Irul Malayalam Movie Review

Feature Film | UA | Mystery, Thriller | 1h 31min
Irul has a clever premise, but the film does not quite build on it. Director Naseef Yusuf Izuddin and writer Sunil Yadav pay more attention to atmospherics and wardrobe than proper character building. They keep us in the dark about Irul's mysteries for far too long only to give us a conclusion that you can see from a mile away.
Apr 3, 2021 By Sreejith Mullappilly

Irul is a tale of trust and judgment passed off as a mystery thriller. Soubin Shahir's Alex Parayil is a mystery thriller novelist who wakes up after mysterious nightmares. Darshana Rajendran plays Archana Pillai, Alex's busy lawyer lover who cannot even find time to share a cup of cappuccino with him. When a lack of communication starts to set in between them, Alex suggests a weekend trip without any phones and with a surprise.


But they have a car breakdown amid the trip, forcing them to seek shelter in a mysterious bungalow nearby. Then they meet a man, Fahadh Faasil's Unni. The night gets interesting as the trio's conversations start to go overboard, a thunderstorm arrives and the power goes. There is a person with a hidden motive among them. One of them has to trust solely on judgment to determine what is happening in the bungalow. Soon, each character starts to have their misgivings about the other.


Irul's premise of how human judgment plays a big part in the establishment of truths, half-truths, lies, and accusations is clever. But the film does not quite build on that premise. Director Naseef Yusuf Izuddin and writer Sunil Yadav pay more attention to atmospherics and wardrobe than proper character building itself. They keep us in the dark about Irul's mysteries for far too long only to give us a conclusion that you can see from a mile away.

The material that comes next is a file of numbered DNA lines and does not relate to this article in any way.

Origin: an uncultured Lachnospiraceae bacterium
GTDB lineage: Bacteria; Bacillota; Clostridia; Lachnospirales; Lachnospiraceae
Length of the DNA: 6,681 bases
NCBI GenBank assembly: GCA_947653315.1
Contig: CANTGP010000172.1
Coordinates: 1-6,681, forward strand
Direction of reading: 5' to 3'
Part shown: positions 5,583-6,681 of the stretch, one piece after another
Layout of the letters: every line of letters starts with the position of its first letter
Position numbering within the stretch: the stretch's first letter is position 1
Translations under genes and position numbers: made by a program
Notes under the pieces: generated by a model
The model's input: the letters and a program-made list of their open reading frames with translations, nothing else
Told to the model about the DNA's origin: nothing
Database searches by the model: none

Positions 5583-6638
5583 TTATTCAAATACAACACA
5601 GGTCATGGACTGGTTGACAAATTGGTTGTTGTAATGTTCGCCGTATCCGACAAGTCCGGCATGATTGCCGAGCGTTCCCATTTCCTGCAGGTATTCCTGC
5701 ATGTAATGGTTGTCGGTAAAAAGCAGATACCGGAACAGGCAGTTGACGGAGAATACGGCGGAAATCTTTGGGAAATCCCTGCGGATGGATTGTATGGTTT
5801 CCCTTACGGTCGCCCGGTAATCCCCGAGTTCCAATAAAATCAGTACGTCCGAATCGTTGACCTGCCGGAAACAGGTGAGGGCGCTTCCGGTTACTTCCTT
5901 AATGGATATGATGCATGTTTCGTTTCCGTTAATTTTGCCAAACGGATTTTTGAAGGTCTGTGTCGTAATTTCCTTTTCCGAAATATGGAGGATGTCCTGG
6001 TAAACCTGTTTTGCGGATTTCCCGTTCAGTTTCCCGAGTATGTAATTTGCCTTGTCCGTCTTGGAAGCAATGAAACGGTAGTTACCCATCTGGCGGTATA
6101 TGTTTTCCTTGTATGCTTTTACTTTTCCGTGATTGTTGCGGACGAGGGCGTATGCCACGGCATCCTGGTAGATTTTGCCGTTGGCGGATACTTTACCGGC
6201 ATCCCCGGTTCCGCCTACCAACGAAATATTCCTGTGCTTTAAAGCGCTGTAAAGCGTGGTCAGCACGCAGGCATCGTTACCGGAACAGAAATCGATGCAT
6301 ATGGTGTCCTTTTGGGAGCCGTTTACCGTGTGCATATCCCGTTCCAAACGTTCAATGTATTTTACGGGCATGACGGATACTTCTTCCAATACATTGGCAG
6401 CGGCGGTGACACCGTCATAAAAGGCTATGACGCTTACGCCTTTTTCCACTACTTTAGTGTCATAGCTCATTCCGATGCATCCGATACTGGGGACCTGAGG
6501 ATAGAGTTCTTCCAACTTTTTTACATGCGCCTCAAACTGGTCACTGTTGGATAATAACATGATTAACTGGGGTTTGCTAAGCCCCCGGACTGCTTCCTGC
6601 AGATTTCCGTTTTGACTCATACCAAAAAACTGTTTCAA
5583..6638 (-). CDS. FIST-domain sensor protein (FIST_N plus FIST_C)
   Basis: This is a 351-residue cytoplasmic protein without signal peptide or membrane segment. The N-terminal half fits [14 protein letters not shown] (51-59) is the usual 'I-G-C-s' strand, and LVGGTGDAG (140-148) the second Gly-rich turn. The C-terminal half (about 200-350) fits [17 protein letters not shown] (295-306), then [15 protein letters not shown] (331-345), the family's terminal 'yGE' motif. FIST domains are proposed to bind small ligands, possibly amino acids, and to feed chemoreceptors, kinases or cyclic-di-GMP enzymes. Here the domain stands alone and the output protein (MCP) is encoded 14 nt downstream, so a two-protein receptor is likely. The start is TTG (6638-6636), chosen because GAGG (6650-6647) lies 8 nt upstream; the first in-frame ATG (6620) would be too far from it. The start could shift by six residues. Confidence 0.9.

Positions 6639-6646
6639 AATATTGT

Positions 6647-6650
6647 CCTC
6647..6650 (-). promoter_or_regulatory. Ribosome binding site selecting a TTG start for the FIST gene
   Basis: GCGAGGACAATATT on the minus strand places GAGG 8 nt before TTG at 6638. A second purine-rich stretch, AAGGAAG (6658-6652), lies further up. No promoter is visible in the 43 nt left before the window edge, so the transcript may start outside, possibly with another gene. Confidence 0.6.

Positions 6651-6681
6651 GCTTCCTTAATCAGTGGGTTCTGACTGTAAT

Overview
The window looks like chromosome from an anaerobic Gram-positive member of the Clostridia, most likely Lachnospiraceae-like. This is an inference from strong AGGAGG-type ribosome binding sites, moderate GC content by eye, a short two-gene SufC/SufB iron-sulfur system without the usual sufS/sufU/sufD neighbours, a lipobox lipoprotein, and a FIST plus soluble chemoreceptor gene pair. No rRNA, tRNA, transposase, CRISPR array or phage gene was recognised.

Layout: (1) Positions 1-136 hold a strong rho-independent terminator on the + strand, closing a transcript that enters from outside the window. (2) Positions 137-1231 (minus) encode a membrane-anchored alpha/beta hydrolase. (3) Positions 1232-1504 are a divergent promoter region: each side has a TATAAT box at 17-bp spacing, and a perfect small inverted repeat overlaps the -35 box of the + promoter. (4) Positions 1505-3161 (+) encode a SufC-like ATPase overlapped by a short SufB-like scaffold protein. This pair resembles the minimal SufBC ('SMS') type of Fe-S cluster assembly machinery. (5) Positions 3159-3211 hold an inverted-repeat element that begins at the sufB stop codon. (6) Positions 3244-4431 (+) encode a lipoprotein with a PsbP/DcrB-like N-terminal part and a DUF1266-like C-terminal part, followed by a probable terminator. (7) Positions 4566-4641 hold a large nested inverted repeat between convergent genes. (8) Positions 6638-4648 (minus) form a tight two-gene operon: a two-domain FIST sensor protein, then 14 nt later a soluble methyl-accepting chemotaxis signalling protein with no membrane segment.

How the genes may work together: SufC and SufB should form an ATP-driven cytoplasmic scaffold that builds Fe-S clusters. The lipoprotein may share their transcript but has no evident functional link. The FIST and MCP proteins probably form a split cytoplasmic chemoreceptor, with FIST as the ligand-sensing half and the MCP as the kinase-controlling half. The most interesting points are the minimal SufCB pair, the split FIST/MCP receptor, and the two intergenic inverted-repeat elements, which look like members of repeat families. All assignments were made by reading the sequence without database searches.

Nevertheless, what keeps us watching the movie till the end credits roll are the actors. Fahadh Faasil has an uncanny ability to oscillate between his characters' emotions. The actor here is more content at playing to the crowd and having some fun. He even hams it up in some places of Irul.


I did not quite fully see Soubin Shahir as this thriller novelist, though. Nevertheless, Shahir is earnest in what he does here, while offering a few glimpses of his acting chops. At the end of the day, it is Darshana Rajendran who strikes a balance between some histrionics and a performance that vies more for some sort of authenticity. Without her, Irul might have become a stinker. You may watch it on Netflix.


Sreejith Mullappilly

   

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